Good luck put a little more mood into this Hal…

Partly in Paradise

One of the advantages of writing is that it is deliberate and slow. It gives you a chance to test the clarity of your thinking.  Computers have made it so easy to edit what you've written that there are few excuses to be inaccurate or misunderstood.

Despite all those advantages there is still room for improvement, particularly in my recent advertisements for the Good Life in the great outdoors. I haven't been clear: it's living partly outdoors that deserves to be praised to the heavens.

My First Flash "Flood," part II

Between the noise and the rain and the sticky goo, I was getting cabin fever. Not just a hackneyed expression, this is a real state of desperation. Oddly enough, whenever I have personally experienced this mood, I rebelled against it with the most determined optimism. This can seem odd or even a little magical to the person experiencing it, but, if we are to believe William James in The Will to Believe, it is common behavior:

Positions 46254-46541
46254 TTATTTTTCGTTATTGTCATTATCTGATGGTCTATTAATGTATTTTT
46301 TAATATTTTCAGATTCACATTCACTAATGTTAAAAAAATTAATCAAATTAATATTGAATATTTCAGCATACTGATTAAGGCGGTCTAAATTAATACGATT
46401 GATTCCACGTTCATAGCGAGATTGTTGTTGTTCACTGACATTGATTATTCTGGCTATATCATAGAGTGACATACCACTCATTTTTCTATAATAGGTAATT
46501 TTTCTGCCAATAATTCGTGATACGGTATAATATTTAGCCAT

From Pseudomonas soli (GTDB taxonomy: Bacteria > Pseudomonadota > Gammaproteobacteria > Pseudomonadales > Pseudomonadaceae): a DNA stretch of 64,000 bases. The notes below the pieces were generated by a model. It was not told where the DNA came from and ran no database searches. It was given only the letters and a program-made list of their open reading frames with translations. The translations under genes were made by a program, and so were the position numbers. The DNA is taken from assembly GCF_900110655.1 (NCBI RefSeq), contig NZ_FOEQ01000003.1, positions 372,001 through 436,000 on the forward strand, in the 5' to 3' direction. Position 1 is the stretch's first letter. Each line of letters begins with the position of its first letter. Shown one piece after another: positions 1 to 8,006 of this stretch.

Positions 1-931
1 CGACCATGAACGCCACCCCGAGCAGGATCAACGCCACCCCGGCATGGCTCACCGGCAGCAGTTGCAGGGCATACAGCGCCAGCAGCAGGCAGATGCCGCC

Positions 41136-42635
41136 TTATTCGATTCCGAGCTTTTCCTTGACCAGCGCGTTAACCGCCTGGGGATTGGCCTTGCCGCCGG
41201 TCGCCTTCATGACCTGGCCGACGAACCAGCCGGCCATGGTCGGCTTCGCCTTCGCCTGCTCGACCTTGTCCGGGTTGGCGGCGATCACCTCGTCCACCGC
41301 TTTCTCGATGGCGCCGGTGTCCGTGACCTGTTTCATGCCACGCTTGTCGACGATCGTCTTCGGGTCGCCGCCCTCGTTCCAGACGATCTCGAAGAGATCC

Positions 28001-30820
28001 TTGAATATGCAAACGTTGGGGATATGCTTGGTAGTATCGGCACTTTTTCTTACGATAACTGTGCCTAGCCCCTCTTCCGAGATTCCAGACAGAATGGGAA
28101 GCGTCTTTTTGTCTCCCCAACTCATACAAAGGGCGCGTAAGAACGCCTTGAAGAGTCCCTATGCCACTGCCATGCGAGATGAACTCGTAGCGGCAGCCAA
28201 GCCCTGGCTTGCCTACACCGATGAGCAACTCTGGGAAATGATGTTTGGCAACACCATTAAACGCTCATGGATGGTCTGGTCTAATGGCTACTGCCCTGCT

It is, indeed, a remarkable fact that sufferings and hardships do not, as a rule, abate the love of life; they seem, on the contrary, usually to give it a keener zest. The sovereign source of melancholy is repletion. Need and struggle are what excite and inspire us; our hour of triumph is what brings the void. Not the Jews of the captivity, but those of the days of Solomon's glory are those from whom the pessimistic utterances in our Bible come. Germany, when she lay trampled beneath the hoofs of Bonaparte's troopers, produced perhaps the most optimistic …

Rocky Mountain High Mud-Skiing